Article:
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Is TED white washing corporate propaganda?

I've made comments trying to expose Adam as someone as a shill for wall street and they keep getting deleted because it would harm adams reputation.

Adam has known conflicts of interest and questionable integrity as a "journalist".

http://shameproject.com/profile/adam-davidson/

TED likes to bill itself as "open minded" but anything that opposes the deeply fundamentalist free market beliefs of TEDS backers tends to get deleted. This is not the first time I've exposed peoples conflict of interest and trying to tell TEDSTERS that something is rotten at ted and they should take certain TED talks with a large grain of salt.

TEDS audience reaches many people who are not literate or historically well read enough to see and distinguish corporate propaganda.

The whole "fiscal cliff" crisis was manufactured and is total propaganda. But you won't hear that at TED.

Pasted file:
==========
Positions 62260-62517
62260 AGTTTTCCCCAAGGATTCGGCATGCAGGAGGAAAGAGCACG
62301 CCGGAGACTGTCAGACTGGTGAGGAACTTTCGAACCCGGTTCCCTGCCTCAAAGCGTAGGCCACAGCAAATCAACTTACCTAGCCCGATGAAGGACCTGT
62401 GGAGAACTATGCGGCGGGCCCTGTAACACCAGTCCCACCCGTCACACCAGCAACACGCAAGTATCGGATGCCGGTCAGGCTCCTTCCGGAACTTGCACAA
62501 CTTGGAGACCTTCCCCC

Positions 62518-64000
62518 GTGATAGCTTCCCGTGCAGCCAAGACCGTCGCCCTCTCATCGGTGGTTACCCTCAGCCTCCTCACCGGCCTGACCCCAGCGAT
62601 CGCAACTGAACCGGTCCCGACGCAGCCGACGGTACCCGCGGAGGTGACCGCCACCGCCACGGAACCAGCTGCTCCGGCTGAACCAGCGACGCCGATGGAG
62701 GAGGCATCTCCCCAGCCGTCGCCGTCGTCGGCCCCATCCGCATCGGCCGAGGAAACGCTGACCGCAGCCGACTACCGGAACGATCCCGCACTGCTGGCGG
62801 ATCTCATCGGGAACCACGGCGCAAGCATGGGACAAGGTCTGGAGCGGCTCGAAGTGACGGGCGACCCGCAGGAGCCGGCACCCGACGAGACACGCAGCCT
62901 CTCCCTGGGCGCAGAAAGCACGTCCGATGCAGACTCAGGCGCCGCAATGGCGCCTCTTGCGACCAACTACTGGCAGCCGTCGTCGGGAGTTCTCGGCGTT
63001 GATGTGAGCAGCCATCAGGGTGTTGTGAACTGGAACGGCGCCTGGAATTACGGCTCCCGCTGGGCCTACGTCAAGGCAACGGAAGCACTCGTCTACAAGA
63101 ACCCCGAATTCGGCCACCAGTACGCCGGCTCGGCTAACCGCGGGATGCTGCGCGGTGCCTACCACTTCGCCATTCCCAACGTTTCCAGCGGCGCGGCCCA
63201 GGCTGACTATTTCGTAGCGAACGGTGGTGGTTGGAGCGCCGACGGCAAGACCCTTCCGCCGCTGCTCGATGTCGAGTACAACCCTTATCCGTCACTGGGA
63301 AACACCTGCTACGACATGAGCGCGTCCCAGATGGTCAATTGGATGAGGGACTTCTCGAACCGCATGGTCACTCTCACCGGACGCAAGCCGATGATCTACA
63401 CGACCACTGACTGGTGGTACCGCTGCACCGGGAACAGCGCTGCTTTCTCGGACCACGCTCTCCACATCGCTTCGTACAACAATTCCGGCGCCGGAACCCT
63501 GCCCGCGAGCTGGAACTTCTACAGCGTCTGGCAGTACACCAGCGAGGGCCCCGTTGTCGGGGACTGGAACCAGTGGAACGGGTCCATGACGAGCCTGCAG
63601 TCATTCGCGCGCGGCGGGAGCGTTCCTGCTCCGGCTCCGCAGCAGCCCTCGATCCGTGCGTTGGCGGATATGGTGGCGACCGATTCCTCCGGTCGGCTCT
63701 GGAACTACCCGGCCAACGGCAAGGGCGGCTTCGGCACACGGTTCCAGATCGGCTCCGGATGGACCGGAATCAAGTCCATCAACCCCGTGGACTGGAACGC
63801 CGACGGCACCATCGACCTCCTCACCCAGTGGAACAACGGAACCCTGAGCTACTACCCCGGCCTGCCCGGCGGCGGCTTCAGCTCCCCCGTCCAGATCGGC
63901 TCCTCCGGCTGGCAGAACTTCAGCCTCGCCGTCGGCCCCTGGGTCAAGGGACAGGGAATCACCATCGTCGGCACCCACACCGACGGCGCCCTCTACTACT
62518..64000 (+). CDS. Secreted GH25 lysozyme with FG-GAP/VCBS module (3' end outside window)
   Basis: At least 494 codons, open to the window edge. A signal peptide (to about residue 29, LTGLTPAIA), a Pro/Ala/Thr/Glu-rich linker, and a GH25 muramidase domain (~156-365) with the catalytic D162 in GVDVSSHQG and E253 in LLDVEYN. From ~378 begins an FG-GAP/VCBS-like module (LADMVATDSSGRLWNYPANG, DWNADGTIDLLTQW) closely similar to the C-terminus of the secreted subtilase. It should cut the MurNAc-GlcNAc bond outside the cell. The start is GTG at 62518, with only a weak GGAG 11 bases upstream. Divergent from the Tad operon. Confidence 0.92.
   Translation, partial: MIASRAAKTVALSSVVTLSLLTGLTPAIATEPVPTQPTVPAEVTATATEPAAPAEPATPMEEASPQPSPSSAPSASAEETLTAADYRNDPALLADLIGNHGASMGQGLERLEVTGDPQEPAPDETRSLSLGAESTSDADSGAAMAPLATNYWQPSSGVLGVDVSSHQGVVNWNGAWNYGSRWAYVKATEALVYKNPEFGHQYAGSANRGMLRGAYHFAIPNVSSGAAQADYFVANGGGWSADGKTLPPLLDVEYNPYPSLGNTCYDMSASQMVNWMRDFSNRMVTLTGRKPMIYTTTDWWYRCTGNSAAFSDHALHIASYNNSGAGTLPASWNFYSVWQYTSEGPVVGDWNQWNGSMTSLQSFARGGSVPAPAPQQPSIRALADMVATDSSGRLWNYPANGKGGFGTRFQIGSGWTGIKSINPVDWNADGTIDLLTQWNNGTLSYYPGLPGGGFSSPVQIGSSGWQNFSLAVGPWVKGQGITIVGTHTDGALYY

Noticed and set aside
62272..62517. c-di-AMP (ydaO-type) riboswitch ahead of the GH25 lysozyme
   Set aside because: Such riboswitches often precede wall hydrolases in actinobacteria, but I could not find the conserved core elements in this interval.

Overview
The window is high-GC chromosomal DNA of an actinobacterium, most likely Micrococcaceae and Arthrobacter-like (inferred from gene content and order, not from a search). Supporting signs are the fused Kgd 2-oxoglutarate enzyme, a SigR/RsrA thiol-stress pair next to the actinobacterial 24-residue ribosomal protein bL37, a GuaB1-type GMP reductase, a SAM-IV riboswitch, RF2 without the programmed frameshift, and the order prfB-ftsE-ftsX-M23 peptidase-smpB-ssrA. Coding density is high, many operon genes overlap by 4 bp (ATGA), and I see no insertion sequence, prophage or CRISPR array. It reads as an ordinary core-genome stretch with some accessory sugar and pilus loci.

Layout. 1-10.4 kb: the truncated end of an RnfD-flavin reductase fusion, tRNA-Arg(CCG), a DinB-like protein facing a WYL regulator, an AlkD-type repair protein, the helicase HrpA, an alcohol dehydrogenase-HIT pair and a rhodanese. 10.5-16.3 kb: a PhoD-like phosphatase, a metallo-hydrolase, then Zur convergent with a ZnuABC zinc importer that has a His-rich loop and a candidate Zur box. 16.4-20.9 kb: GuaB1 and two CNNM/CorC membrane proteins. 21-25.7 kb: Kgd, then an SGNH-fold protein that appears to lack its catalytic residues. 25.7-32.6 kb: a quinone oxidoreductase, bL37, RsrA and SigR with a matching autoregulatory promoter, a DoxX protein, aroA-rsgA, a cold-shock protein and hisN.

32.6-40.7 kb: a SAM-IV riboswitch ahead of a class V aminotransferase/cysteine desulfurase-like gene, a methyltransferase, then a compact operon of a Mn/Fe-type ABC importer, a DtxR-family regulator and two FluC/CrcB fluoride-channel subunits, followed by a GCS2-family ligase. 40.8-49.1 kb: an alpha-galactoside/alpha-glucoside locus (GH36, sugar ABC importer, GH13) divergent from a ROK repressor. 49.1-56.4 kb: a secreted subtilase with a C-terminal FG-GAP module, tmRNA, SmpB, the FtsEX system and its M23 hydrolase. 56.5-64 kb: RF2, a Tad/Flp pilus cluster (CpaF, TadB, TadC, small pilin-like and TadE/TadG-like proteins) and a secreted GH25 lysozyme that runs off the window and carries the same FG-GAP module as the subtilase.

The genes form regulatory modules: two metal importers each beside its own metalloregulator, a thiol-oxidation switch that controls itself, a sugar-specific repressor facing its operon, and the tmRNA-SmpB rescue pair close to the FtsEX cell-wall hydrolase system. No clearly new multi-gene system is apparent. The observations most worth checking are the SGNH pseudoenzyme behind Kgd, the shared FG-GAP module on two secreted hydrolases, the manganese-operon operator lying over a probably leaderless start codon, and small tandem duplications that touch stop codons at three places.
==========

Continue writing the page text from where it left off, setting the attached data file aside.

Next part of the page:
Fiscal Cliff "Crisis" Manufactured to Prey on the Weak

http://therealnews.com/t2/index.php?option=com_content&task=view&id=31&Itemid=74&jumival=9326

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    Dec 23 2012: It's great they have finally let you in, Bob. I have not noticed too much of a censorship here, but I am not saying there is none. What is more perplexing to me is the general lack of critical thinking. Patting everybody on the back is nice but it gets us nowhere.
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      Dec 23 2012: Do you have a theory, Jedrek, for why critical thinking is uncommon in public spaces? While some may attribute this perhaps perplexing phenomenon to lack of developed skill in this area, I believe there is an important element of choice in it. Is there, for example, a stigma (outside of a few settings) associated with analysis or careful thought and a glamor associated with the reverse, including quickly stated unsupported claims?

      Do you have a hypothesis?